Admitting the wrongs of the Catholic Church

Pope's apology: Helping us all get along in the close quarters of the new millennium.

March 15, 2000

WE cannot not recognize the betrayals of the Gospel committed by some of our brothers, especially during the second millennium. We ask forgiveness for the divisions between Christians, for the use of violence that some have resorted to in the service of truth and for the acts of dissidence and of hostility sometimes taken towards followers of other religions."

These breathtaking words in Pope John Paul II's homily in Saint Peter's Basilica, Sunday, frame the Catholic Church's approach to ecumenism in the third millennium. It is a small world getting smaller, and he is pulling the church into it.

If not endorsing the Protestant Reformation, he concedes it had a point.

If not rolling back the Inquisition, he is agreeing with condemnation of much of it.

The stern traditionalist on faith and morals within his church continues to understand its need for mutual tolerance with those outside. The outreach follows his visit to Egypt and precedes that to Israel and the Palestinian Authority.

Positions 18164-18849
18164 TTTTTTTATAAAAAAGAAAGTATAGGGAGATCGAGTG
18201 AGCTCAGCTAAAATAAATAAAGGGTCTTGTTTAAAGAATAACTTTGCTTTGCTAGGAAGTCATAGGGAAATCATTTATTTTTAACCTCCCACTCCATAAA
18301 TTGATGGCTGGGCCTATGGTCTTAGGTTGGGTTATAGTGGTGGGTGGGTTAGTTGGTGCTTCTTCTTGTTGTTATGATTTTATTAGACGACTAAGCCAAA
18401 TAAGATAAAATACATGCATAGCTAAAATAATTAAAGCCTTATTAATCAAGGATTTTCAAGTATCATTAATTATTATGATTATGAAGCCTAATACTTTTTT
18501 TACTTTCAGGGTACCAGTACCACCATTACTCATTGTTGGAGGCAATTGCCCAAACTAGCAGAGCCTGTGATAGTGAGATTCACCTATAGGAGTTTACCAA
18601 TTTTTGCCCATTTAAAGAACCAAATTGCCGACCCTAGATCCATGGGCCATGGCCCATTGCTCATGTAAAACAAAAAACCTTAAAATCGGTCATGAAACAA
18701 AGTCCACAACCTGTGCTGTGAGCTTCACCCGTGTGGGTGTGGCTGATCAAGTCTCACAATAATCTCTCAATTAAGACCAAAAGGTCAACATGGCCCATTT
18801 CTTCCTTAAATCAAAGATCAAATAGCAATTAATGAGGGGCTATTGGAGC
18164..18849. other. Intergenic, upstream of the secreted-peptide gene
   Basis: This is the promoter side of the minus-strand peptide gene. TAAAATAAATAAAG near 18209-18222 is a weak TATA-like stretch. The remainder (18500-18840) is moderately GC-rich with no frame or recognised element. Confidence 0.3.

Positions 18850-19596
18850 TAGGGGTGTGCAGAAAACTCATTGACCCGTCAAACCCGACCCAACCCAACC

The call for "purification of memory" resonates with others. Even with the responses of seven bishops referring to the people of Israel, to indigenous peoples and to women, the pope is broadly inclusive without specificity. It's as though those with grievances are invited to fill in the blanks.

The pope's apology and plea for forgiveness for sins of the church excites comment from those who felt he left some out, and others who consider no apology in order. The discussion will not soon end.

But Pope John Paul, while conceding not an inch in matters where some of the faithful seek change, is opening dialogue. The frail, 79-year-old pontiff is laying the groundwork for greater Christian unity and for closer contact with Judaism, Islam, Hinduism, Buddhism and others.

When he talks about the past, the pope is looking forward, knowing all the world's peoples will live in ever closer proximity. The "purification of memory" he seeks is because the past is prologue. It is humanity's future and the church's future he has in mind.

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